Many may hate Wall Street, but would still love to work there

Many may hate Wall Street, but would still love to work there
Wall Street bank Goldman Sachs has received more than a quarter of a million applications globally from students and graduates for summer jobs this year.

The enormous figure shows that concerns about a mass exodus of young professionals from the financial sector might be overstated.

In total 223,849 undergraduates have applied for summer jobs and new analyst positions with 30,542 studying or completing their Master of Business Administration (MBAs) tried their luck at new associate positions.

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The number of applications has risen more than 40 percent since 2012 with those holding MBAs up 15 percent, according the data cited by the Financial Times.

Goldman has not disclosed how many vacant positions for graduates and interns were on offer. Last year, the bank hired 9,700 people at all levels.

The figure shows competition is tough. JPMorgan reportedly hired just two percent of graduates who applied to its investment banking division. Citigroup hired 2.7 percent.

Deutsche Bank which is cutting 35,000 jobs by 2018, employed nine percent more interns than a year ago after receiving a 14 percent boost in applications globally.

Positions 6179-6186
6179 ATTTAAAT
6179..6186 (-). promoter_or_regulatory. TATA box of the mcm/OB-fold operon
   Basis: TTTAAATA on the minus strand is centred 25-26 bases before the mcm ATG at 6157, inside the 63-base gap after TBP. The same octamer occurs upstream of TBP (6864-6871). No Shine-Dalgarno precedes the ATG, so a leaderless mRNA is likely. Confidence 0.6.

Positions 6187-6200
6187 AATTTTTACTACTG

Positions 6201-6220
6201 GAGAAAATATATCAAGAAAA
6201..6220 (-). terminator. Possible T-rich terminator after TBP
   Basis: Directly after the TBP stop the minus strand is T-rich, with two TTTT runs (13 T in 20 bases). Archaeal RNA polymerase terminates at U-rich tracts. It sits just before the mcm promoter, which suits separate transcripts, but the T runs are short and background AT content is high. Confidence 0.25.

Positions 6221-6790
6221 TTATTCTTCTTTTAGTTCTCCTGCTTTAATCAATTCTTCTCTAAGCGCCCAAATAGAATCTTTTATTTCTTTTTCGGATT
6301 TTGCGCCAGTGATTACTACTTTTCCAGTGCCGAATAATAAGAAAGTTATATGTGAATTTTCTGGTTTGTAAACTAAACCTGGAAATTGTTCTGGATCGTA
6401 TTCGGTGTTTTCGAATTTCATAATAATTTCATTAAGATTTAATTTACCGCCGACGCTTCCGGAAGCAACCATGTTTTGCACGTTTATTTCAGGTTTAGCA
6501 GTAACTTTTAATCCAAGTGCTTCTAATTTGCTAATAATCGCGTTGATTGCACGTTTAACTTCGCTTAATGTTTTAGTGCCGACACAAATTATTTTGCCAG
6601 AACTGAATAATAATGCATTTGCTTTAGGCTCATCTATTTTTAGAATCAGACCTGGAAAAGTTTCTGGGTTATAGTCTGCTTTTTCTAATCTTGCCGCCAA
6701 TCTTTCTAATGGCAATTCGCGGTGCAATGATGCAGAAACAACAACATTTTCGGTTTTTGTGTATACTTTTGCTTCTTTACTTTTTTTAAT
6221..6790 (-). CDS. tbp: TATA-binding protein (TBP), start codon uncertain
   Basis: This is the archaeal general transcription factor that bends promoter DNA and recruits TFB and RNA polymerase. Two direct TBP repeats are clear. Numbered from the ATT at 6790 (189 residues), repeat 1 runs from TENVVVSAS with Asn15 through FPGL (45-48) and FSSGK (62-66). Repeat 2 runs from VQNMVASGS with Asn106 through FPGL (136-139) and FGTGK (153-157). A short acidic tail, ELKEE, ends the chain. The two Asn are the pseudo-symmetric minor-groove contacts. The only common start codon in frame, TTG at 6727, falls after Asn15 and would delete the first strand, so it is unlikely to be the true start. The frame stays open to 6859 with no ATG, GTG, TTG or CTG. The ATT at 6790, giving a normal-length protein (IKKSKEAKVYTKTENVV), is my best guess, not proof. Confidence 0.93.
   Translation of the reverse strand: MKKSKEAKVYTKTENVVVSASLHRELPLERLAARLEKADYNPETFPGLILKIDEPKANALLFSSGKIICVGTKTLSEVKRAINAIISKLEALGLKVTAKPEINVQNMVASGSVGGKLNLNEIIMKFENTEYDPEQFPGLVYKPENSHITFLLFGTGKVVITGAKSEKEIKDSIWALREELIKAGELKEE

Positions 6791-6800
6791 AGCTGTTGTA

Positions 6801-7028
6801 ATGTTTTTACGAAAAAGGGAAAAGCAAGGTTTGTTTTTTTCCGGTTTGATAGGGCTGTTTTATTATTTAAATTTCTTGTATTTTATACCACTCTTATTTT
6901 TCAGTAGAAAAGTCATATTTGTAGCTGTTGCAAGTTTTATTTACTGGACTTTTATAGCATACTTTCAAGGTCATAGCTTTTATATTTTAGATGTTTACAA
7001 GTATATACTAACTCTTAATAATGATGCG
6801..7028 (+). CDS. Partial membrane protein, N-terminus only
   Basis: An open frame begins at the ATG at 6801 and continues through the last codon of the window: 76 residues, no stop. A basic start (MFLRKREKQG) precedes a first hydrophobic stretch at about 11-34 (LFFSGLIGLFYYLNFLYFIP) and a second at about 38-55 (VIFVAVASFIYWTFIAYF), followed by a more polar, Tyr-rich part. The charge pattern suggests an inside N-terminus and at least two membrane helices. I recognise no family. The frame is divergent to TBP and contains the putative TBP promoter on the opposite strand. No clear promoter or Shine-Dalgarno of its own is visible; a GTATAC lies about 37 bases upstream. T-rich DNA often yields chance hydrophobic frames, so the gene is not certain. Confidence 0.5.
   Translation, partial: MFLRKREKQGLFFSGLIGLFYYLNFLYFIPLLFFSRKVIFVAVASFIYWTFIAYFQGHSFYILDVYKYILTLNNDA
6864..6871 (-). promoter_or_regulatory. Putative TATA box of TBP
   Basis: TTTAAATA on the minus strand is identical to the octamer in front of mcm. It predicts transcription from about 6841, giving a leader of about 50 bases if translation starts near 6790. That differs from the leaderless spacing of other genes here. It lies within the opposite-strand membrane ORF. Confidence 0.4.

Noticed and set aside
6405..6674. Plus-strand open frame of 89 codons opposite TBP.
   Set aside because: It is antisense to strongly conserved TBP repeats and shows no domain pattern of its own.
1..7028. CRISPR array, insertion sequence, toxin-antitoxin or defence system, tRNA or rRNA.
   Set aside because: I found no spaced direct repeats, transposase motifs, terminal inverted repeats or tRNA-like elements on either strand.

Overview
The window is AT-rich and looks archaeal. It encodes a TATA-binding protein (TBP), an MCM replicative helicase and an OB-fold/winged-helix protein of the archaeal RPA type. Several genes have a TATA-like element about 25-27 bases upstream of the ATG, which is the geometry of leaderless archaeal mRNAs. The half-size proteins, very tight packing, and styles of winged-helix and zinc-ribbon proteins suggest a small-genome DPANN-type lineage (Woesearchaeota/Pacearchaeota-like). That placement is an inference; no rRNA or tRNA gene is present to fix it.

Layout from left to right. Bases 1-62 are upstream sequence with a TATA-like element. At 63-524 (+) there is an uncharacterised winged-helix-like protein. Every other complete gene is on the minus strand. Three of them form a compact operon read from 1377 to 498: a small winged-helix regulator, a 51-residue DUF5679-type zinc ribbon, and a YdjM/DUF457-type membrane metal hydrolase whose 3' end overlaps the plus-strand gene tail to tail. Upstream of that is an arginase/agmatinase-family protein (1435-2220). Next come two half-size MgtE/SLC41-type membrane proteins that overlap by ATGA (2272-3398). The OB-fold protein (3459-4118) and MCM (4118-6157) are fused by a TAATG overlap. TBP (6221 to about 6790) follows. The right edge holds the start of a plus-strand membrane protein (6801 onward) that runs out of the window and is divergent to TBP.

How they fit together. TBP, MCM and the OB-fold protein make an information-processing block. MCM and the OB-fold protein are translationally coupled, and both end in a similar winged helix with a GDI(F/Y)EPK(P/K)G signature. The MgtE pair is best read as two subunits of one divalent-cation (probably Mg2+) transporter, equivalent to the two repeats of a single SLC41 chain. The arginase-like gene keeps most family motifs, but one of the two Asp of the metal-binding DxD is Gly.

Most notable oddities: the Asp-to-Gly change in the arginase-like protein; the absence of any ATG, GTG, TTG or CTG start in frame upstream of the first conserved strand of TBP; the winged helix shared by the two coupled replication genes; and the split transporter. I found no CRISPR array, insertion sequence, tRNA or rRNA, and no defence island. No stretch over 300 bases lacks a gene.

Bank of America Merrill Lynch offered positions to just three percent of the applicants with 90 percent of those offered jobs accepting them.

“The idea that suddenly people don't want to go into banking — or if they do go into banking that they stay for a bit and leave immediately — a lot of that has been exaggerated,” Sam Dean, Barclays' co-head of EMEA banking told FT.

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The higher number of applications is explained by the fact there are fewer investment banks with giants like Bear Stearns and Lehman Brothers collapsing during the financial crisis.

According to some recruitment companies investment banking has been gaining popularity among young people again as the lenders are trying to get rid of their workaholic culture, long hours and strict employment policy.